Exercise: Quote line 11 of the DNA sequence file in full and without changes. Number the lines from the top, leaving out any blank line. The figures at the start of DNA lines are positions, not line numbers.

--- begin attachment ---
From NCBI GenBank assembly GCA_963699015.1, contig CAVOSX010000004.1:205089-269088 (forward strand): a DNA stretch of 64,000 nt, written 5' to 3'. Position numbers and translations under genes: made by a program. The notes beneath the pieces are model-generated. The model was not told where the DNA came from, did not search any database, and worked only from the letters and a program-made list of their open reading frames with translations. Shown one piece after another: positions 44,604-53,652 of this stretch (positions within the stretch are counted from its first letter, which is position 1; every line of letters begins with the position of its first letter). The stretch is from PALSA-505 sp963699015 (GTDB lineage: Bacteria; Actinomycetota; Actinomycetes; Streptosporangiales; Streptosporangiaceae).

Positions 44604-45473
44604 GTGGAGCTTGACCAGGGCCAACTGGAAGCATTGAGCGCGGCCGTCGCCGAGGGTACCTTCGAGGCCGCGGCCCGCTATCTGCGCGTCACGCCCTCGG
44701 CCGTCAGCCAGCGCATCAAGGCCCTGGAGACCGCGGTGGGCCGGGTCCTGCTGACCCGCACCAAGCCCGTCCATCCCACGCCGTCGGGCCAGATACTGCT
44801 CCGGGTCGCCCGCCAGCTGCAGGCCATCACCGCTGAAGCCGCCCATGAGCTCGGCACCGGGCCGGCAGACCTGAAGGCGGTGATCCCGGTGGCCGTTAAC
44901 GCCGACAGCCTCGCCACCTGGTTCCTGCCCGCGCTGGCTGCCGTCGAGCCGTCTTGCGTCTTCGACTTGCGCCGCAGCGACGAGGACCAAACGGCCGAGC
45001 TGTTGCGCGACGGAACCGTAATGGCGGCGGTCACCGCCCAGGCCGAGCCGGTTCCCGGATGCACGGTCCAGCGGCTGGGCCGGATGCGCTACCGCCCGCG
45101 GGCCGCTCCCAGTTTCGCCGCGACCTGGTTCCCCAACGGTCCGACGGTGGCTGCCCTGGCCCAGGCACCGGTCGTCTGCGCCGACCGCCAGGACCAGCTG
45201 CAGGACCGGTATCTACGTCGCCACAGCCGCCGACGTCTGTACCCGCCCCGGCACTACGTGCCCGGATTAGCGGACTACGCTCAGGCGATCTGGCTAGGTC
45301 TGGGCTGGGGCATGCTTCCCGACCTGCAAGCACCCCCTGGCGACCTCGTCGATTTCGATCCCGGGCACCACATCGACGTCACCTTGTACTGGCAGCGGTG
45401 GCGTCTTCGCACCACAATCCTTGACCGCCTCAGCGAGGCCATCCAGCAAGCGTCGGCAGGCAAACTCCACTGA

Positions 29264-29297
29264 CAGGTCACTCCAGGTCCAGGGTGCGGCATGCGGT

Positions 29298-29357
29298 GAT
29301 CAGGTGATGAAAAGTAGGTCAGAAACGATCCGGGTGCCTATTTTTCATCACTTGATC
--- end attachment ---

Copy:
45401 GCGTCTTCGCACCACAATCCTTGACCGCCTCAGCGAGGCCATCCAGCAAGCGTCGGCAGGCAAACTCCACTGA